A prosecutor told jurors today that belatedly uncovered DNA evidence proves that a then-teenage boy murdered his 14-year-old high school classmate in Pleasanton 30 years ago. Tina Faelz’s stabbing death on April 5, 1984, remained unsolved for more than 25 years, but prosecutor Stacie Pettigrew said a 2011 DNA test showed that a small amount of blood that was found on Faelz’s purse was Steven Carlson’s.
The chances of that blood belonging to someone other than Carlson, who was 16 at the time of Faelz’s murder and is now 46, are only 1 in 5 quadrillion, Pettigrew said. Carlson, who has a long criminal history, including convictions for committing lewd acts with a child under the age of 14 and assault, was arrested and charged with murdering Faelz in August 2011. Carlson and Faelz both attended Foothill High School in Pleasanton. Faelz was killed on her way home from school and was found dead in a ditch adjacent to Interstate Highway 680, east of the high school.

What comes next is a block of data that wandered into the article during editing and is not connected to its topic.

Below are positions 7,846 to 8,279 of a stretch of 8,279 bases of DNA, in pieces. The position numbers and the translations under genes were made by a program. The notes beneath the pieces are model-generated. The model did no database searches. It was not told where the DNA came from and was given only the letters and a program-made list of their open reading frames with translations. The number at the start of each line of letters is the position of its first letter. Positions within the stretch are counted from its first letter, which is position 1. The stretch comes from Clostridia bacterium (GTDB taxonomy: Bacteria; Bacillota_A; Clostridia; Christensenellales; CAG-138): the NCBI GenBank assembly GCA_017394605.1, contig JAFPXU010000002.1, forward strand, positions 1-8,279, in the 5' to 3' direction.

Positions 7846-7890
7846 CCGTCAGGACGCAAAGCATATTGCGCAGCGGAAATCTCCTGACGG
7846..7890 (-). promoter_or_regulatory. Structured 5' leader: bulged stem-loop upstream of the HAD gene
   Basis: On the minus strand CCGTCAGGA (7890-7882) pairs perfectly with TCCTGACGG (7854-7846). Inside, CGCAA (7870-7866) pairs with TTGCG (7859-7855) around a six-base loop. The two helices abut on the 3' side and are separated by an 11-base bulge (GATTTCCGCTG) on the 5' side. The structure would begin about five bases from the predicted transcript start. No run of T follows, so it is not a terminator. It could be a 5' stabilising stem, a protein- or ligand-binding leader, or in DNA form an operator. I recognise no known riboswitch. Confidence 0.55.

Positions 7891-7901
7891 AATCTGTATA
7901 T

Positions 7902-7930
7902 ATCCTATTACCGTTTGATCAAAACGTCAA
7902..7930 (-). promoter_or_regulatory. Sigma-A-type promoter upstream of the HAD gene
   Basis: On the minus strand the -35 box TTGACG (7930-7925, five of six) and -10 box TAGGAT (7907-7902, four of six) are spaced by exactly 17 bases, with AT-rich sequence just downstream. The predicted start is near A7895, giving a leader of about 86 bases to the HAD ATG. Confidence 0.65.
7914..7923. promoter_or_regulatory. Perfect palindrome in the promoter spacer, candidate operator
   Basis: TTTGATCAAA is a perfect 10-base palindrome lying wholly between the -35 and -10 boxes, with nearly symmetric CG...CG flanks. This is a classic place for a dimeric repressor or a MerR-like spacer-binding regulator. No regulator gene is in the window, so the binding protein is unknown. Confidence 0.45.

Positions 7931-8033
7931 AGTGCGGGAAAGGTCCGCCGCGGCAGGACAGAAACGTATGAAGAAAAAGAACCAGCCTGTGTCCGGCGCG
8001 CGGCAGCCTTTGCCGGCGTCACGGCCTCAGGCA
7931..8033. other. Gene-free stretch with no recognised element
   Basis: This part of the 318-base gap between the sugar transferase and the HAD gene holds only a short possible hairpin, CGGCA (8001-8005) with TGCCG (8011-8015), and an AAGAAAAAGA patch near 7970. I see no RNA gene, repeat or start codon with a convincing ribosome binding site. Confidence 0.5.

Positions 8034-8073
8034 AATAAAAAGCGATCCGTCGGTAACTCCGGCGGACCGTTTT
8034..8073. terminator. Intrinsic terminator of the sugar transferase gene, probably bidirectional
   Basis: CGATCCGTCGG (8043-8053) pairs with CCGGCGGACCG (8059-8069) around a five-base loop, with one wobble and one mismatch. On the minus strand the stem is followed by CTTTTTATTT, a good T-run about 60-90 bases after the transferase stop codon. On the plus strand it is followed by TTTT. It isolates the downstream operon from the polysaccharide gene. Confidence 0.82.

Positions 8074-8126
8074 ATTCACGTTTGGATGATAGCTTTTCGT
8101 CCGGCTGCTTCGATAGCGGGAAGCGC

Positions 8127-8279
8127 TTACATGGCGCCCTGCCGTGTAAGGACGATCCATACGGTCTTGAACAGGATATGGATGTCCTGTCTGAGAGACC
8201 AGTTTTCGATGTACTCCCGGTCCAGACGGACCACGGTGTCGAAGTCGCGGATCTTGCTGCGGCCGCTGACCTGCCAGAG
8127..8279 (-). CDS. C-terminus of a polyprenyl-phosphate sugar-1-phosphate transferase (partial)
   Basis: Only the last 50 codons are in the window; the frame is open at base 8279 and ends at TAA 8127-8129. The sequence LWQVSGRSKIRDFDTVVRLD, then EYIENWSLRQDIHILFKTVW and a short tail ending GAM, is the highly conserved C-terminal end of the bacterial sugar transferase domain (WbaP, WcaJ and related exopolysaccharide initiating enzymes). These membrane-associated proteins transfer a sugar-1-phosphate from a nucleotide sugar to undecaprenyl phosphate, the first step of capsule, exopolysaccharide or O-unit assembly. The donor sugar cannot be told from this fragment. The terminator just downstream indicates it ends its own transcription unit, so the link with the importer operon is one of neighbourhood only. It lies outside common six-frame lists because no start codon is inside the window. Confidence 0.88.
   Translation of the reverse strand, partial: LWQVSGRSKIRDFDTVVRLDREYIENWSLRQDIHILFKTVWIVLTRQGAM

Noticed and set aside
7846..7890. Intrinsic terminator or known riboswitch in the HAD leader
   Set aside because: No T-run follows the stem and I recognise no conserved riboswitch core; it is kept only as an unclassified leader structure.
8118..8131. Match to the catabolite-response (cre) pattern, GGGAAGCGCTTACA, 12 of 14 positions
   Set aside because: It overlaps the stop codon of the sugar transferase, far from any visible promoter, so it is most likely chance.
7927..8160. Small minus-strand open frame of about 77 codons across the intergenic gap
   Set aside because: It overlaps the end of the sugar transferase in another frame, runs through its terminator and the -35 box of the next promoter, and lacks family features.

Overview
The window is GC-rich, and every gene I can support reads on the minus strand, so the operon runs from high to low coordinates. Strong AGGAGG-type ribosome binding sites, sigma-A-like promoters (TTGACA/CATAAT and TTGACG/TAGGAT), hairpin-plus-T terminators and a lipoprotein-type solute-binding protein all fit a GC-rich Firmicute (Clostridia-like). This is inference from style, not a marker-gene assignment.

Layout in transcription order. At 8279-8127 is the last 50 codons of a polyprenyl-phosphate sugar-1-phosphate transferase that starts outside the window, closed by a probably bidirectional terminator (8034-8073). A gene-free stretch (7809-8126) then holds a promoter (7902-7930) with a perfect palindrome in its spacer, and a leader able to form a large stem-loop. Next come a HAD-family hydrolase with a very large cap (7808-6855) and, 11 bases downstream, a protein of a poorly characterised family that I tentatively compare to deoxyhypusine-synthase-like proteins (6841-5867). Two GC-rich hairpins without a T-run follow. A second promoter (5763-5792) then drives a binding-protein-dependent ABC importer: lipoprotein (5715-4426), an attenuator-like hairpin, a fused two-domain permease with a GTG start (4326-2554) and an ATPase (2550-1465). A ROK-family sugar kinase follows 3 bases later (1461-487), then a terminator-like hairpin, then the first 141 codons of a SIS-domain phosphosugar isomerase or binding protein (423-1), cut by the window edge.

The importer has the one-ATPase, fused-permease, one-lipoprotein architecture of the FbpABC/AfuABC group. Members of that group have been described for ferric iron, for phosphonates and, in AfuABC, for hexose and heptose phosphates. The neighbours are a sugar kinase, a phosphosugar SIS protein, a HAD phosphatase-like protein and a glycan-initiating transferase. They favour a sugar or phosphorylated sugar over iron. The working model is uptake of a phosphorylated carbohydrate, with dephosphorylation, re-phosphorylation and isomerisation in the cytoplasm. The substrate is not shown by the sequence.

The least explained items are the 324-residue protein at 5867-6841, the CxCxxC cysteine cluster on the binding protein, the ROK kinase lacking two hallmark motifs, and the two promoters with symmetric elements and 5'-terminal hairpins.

At Carlson’s preliminary hearing two years ago, a pathologist testified that Faelz died from 44 stabbing and incised wounds in her back, torso, chin and head. Pettigrew alleged today that Carlson “brutally murdered Tina and left her alive in a drainage ditch next to I-680.” The prosecutor said that at the end of the trial, she will ask jurors to conclude that, “The only reasonable interpretation of the evidence is that Steven Carlson is guilty of murdering Tina Faelz.”
Carlson’s lawyer, Annie Beles, said there are many questions about the DNA that was collected in the case, such as when it was collected, how it was collected, whether it was contaminated and whether it was improperly transferred. Beles said the prosecution also lacks other evidence that might connect Carlson to Faelz’s death, such as a motive, fingerprints or a weapon. “At the end of the case, after you listen to all of the evidence, the only verdict you will have is that Steven Carlson is not guilty,” Beles told jurors.
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